Influenza (flu) is a very common and highly infectious disease caused by a virus. It is much more severe than the common cold and often results in at least two or three days in bed, leading to missed work and school days.
While flu is unpleasant for most people it can be very dangerous and even life threatening for some, particularly people with certain health conditions.
The flu vaccine is a safe and effective vaccine. Like all vaccines used in the UK, it’s been approved by the UK’s independent regulatory body for medicines and vaccines. It's offered every year on the NHS to help protect people at risk of getting seriously ill from flu.
If you are eligible for the flu vaccine, it is important to get it every year because the viruses that cause flu change every year. This means the flu (and the vaccine) this year may be different from last year.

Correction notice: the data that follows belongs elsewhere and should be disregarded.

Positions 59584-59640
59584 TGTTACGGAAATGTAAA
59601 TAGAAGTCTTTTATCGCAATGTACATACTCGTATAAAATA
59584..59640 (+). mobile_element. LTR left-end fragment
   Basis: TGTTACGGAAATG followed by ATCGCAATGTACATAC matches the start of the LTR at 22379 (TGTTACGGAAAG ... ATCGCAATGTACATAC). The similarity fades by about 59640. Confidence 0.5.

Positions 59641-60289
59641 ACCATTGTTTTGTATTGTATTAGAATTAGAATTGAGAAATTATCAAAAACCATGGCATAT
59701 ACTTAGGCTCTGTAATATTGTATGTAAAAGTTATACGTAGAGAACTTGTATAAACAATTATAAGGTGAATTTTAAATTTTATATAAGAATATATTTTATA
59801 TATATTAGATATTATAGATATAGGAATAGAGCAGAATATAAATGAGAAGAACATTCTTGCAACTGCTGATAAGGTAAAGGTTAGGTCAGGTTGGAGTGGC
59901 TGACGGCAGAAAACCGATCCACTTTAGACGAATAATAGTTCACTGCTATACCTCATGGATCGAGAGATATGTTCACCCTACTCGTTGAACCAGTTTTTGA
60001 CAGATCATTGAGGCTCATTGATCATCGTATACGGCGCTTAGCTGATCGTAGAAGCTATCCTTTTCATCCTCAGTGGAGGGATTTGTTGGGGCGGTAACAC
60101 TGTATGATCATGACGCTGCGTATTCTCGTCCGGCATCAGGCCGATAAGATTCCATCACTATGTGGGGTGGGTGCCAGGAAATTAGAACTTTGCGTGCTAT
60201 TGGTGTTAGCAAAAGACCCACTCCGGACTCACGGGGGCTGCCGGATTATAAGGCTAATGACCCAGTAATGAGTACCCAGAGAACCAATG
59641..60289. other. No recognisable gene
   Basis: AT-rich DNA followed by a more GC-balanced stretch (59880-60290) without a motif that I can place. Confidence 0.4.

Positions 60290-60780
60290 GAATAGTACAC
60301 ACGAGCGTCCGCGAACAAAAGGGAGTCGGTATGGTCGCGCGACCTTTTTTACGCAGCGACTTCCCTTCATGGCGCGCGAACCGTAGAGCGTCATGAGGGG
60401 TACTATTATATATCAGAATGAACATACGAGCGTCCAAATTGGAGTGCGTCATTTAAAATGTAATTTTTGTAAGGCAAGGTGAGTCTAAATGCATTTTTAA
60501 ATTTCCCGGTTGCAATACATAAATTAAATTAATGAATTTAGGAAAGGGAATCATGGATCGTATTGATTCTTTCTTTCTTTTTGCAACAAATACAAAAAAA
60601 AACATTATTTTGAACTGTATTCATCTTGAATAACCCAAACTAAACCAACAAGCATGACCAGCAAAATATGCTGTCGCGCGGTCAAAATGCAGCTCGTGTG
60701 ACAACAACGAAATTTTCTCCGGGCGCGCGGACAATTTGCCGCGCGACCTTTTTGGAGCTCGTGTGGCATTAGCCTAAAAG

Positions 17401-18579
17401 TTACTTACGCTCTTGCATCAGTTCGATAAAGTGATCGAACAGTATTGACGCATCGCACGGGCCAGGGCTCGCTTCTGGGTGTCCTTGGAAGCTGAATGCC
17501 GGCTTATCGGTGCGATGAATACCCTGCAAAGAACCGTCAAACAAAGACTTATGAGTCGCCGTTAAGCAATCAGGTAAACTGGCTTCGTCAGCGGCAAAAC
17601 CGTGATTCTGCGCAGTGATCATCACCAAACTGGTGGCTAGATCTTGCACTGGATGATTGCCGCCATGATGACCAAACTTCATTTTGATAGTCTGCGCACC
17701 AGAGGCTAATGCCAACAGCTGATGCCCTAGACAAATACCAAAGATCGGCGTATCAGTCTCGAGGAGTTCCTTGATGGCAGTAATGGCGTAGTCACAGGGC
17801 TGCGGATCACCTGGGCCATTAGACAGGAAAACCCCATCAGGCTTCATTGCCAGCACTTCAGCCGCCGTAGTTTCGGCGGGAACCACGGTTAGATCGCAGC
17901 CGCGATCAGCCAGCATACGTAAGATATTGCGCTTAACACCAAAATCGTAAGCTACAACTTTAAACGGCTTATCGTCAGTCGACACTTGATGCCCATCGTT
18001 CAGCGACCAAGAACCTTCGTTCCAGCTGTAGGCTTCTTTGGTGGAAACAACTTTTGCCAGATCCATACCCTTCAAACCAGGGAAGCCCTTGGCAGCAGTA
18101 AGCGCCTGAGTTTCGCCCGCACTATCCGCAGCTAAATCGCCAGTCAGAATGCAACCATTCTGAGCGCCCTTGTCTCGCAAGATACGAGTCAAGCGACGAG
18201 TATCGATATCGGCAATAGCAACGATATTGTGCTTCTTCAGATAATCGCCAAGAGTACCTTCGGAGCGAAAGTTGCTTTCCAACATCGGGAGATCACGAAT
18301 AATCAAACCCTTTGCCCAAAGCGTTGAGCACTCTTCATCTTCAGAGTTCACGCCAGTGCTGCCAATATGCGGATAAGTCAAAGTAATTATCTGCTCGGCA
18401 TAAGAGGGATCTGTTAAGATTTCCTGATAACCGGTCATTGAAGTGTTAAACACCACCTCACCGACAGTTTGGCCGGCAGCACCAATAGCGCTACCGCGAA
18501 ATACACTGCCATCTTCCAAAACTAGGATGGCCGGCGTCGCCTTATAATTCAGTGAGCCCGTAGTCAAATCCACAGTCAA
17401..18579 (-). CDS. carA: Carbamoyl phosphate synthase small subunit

The best time to have the flu vaccine is in the autumn or early winter before flu starts spreading. Please come forward for vaccination as soon as you are invited
The flu vaccine is offered to people most at risk of getting seriously ill from flu or who are most likely to pass flu to other people at risk. This year, the free vaccine will be offered to those most at risk from flu first. This includes younger children, older people (65 years and over), those in clinical risk groups and pregnant women
From mid October 2022, people aged 50 to 64 years old that aren’t in a clinical risk group, will also be able to get a free flu vaccine. Please wait until mid October before booking an appointment with your GP practice or a local community pharmacy so those most at risk can get their vaccine first.
Some secondary school aged children will be offered a flu vaccine by the local school-aged immunisation provider service, most likely later in the season.
If your child is in a clinical risk group, please contact your GP if you would like your child to receive the vaccine earlier in the season.